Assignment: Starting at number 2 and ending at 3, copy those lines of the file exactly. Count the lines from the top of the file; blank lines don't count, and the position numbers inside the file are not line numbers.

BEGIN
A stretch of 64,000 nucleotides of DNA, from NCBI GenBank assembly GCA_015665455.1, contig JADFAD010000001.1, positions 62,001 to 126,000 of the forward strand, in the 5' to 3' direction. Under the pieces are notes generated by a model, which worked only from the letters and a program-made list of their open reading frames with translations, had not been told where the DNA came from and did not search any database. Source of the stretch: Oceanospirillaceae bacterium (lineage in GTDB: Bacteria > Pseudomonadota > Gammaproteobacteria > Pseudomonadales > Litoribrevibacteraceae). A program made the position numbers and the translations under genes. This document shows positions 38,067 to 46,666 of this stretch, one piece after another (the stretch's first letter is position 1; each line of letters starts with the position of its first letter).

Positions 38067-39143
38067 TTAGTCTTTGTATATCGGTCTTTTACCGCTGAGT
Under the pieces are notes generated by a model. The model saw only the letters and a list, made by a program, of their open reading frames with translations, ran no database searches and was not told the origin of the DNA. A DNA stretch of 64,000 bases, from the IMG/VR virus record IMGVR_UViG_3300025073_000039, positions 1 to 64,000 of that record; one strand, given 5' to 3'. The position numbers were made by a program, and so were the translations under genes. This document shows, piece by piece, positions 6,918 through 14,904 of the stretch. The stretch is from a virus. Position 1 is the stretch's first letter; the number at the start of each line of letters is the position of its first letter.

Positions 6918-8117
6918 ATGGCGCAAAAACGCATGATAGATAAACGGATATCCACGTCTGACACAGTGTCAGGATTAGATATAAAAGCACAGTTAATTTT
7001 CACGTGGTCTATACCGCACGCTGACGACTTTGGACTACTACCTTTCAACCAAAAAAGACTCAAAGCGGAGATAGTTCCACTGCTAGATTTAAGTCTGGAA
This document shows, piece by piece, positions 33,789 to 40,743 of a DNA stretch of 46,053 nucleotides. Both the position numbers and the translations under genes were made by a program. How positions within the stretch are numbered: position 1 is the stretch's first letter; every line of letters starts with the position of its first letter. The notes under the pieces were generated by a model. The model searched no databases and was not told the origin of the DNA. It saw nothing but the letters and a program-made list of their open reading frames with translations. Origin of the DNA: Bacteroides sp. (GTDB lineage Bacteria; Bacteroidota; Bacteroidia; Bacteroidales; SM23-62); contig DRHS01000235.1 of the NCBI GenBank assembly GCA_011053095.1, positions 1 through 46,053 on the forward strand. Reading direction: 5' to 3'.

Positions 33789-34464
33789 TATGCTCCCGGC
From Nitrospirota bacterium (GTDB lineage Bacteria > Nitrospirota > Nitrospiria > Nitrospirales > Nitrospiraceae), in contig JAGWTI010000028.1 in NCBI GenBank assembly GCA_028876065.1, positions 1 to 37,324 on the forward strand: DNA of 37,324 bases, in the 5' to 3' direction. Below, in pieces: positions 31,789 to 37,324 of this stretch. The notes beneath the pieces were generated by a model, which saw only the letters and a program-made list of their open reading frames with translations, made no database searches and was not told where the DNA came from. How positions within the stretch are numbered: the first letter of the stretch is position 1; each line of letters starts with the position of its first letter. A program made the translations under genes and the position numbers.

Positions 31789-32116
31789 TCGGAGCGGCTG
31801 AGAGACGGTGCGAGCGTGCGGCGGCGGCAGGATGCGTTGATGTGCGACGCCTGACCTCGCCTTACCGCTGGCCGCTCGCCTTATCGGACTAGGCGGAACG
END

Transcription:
Positions 38067-39143
38067 TTAGTCTTTGTATATCGGTCTTTTACCGCTGAGT